Waterloo Messenger: The Life of Henry Percy: Peninsular Soldier & French Prisoner of War

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Casemate Publishers, Apr 30, 2017 - History - 224 pages
At the Battle of Waterloo Sir William Ponsonby, a man who the Duke of Wellington stated had rendered very brilliant and important services and was an ornament to his profession, was killed by French lancers after leading the Union Brigade (the three Dragoon Regiments of the Royals, Iniskillings and Scots Greys) in a charge that wrecked a French advance that threatened Wellington with defeat. Sir William was a career soldier who had led his regiment in the decisive charge at the Battle of Salamanca and served with great distinction during the Peninsular War. Yet historians have blamed him because the charge at Waterloo got out of hand. In this book John Morewood uses family sources, including Sir Williams letters, as well as French and German accounts, to restore his reputation and, by shedding new light on the battle, establishes what really happen to him on that fatal afternoon. It is also a biography of a man whose bravery and professionalism distinguished him as one of the outstanding cavalry commanders of the age.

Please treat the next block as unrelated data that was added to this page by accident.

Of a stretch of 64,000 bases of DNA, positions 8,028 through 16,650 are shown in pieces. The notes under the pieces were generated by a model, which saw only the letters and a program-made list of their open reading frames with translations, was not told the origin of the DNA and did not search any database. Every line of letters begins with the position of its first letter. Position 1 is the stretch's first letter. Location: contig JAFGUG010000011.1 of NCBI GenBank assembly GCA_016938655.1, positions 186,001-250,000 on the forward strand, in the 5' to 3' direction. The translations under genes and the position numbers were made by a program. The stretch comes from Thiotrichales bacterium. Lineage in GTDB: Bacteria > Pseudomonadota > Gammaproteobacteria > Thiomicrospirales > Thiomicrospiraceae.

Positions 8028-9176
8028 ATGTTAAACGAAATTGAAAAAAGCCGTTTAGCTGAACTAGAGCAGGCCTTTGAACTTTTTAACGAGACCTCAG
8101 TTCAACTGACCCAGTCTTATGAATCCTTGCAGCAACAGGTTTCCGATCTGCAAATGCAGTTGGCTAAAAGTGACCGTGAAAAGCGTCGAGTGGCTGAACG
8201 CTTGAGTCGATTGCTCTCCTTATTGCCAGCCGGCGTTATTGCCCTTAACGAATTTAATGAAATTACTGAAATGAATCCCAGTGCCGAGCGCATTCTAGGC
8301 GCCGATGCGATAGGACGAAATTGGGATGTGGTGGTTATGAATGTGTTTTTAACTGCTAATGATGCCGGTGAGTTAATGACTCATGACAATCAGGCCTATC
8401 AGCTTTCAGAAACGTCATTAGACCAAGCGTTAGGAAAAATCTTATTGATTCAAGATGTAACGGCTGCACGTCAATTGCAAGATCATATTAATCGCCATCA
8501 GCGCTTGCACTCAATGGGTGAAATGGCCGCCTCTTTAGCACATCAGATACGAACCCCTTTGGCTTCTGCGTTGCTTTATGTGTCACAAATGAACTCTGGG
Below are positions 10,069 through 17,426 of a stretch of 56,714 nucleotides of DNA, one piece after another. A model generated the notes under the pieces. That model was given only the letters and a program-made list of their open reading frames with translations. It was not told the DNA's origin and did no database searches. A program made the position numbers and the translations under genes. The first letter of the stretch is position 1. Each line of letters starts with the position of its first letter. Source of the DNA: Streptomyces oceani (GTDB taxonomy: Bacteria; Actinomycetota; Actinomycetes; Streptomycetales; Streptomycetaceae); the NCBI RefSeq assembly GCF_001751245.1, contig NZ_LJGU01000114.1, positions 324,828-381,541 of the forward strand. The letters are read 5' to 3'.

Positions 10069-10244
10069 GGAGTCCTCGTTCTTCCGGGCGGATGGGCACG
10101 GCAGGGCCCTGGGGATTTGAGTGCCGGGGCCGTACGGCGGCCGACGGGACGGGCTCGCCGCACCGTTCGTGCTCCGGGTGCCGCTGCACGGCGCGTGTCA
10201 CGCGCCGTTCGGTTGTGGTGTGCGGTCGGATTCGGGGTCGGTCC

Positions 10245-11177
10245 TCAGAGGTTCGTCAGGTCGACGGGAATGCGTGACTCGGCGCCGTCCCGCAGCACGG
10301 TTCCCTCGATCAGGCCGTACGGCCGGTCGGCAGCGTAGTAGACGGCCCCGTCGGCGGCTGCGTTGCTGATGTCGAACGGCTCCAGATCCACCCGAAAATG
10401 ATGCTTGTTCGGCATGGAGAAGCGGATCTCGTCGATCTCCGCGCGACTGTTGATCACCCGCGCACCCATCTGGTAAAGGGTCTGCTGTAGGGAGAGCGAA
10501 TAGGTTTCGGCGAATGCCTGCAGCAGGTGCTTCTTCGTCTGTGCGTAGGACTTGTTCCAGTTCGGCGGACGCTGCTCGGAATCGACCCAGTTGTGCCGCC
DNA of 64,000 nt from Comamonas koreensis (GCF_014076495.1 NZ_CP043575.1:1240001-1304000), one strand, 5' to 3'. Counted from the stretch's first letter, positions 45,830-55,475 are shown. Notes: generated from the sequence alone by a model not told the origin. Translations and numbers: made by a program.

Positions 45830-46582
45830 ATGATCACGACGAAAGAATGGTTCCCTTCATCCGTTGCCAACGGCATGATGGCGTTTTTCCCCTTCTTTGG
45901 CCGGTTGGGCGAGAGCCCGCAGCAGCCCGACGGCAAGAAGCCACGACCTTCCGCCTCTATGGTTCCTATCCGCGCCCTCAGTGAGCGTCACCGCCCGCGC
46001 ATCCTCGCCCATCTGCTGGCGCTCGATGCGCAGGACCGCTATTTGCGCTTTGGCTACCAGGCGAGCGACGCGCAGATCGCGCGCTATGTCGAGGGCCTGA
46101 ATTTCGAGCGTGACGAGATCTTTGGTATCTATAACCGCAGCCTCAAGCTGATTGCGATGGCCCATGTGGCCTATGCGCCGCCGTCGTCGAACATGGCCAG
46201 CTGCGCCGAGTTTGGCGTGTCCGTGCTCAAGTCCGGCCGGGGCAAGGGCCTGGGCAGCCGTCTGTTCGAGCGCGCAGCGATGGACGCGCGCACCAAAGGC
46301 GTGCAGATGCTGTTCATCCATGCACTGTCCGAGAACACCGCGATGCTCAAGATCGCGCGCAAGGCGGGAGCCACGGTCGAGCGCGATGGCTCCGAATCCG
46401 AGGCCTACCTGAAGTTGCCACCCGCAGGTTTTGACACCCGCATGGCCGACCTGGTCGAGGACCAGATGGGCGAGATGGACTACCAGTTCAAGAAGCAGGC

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Contents

List of Plates
1797
Introduction
1799
Family tree Maps
1800
Early Days 17851808
1808
The Battle of Corunna and the Death of Sir John Moore January 1809
England Ireland and Back to the Peninsula JanuaryApril 1809
Oporto 1809
The Talavera Campaign 1809
The Retirement to Badajoz Portugal and Capture August
1809September 1810
Life on Parole at Moulins to April 1814
Waterloo London France 18151818
Epilogue
Notes
Bibliography
Copyright

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About the author (2017)

Col. Sir William Mahon served in the Irish Guards and in Germany, Malaysia, Aden, Hong Kong, Pakistan, and Spain. He is also a former officer of Her Majesty's Bodyguard of the Honourable Corps of Gentlemen at Arms. Having visited Waterloo many times, his boyhood interest in the Peninsular and Waterloo campaigns was rejuvenated by his attach service in Spain. The link between Corunna, Talavera and Waterloo focused in the curious story, full of coincidences, of one largely forgotten young officer, Henry Percy.

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